I’m simultaneously impressed by the sheer ambition of the project, and feeling wholly incapable of ever giving this a star rating. This is…unique.
The animation is incredible, when it’s animated, and when it’s interspersed with heavy rotoscoping or filtered footage, it’s very interesting.
The Halflings look like children, mostly, which is unsettling. In several places, it definitely looks like they rotoscoped children for Hobbits. I just don’t think of them as childlike, though Frodo is certainly young.
Twinkolas is drawn VERY pretty. Gimli is as tall as Twinkolas and Old Man Aragorn. Boromir wears a pseudo-viking horned helmet. The Men have miniskirts (TUNICS) and either naked legs or skin toned leggings.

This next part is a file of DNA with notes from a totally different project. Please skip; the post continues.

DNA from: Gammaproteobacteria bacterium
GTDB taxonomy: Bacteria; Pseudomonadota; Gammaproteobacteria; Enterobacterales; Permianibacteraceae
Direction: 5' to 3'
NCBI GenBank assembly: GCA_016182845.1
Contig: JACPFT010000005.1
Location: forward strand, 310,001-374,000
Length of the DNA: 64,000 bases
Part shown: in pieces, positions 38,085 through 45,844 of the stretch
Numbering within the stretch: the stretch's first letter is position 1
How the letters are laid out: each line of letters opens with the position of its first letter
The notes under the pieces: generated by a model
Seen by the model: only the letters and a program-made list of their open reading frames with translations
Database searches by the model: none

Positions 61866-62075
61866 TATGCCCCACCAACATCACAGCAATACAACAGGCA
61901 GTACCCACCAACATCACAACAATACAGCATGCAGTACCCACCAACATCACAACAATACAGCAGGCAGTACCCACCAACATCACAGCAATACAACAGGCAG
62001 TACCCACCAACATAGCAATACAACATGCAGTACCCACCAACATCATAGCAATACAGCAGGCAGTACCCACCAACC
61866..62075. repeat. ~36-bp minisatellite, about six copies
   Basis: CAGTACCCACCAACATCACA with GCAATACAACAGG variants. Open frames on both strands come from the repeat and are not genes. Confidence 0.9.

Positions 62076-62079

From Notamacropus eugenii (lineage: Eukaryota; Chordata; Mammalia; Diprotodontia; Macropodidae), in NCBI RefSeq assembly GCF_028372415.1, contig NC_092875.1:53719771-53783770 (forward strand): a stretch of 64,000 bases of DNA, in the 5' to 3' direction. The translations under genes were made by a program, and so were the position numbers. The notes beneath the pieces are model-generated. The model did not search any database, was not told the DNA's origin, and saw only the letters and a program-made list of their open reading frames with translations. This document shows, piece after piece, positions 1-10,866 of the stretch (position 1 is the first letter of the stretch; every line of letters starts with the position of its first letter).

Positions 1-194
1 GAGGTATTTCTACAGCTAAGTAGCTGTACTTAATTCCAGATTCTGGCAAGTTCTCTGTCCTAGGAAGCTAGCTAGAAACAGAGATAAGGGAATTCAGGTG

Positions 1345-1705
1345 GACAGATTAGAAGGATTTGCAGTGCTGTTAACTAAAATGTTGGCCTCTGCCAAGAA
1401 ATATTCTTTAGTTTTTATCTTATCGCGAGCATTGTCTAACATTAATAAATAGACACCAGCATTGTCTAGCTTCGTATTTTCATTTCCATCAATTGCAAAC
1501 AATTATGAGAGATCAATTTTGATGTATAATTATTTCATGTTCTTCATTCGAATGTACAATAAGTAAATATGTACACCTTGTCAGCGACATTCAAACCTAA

A lot of this is just aesthetic sensibilities of the 70s, or Bakshi’s taste, and Bakshi was a hell of an artist. Sacrifices were made in design in an attempt to do more animation, and when he succeeds, it’s beautiful.
The microexpressions of his characters and their hand gestures are like…wow. The backgrounds are divine! I love the fully rendered environments but I love the more abstract ones more.
I scream-laugh at the Ringwraiths every time they show up.
Thing is, you can nitpick what feels weird about this until the end of time, BUT IT ALL WORKS! This is obviously an incredible labor of love, and even the compromises are made with dedication and genius imo.
I could see this being a great kids’ intro to LotR.
(This review was originally posted on Letterboxd on Jan 03 2023. Image credit Warner Bros.)